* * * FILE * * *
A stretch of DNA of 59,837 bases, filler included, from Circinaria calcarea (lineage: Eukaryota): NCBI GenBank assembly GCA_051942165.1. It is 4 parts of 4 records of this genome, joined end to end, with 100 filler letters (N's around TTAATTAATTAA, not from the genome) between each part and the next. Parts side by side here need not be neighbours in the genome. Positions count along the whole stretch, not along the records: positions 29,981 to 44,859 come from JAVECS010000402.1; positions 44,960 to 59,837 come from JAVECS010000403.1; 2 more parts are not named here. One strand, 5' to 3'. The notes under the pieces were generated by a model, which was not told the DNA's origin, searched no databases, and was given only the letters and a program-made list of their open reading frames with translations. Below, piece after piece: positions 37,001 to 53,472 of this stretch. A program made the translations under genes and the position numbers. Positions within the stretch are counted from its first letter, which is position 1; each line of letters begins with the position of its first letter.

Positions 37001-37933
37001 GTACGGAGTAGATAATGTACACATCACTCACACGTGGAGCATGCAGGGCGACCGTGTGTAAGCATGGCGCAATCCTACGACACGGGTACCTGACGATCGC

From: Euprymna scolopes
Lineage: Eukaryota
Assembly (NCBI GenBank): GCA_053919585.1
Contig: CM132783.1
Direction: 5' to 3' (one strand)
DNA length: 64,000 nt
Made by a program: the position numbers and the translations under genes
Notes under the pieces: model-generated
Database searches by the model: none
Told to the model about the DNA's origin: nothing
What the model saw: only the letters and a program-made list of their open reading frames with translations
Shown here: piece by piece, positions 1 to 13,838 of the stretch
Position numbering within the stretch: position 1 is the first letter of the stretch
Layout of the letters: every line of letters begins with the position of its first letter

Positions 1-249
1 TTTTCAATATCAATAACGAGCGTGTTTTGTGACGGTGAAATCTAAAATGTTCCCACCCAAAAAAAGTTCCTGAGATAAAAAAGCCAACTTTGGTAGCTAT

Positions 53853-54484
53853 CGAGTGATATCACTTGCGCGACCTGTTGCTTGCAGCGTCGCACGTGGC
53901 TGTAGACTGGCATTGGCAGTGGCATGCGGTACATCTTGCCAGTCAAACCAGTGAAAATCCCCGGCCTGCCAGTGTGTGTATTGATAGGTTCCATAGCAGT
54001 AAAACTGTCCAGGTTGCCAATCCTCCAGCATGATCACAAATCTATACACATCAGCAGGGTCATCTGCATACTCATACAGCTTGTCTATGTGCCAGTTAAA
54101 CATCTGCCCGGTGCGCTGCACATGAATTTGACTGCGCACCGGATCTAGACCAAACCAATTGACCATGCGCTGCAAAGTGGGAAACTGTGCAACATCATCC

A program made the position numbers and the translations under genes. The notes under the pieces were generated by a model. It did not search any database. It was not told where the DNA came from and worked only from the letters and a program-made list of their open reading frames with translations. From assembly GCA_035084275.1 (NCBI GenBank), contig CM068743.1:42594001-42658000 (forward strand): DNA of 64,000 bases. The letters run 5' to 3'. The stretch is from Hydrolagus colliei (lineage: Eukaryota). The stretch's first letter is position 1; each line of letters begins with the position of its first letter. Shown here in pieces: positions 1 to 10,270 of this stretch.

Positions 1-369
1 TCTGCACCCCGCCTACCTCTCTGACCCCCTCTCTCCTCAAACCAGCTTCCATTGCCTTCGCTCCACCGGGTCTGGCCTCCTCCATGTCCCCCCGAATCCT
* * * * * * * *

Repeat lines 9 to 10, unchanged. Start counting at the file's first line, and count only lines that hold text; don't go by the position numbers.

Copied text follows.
DNA length: 64,000 nt
Made by a program: the position numbers and the translations under genes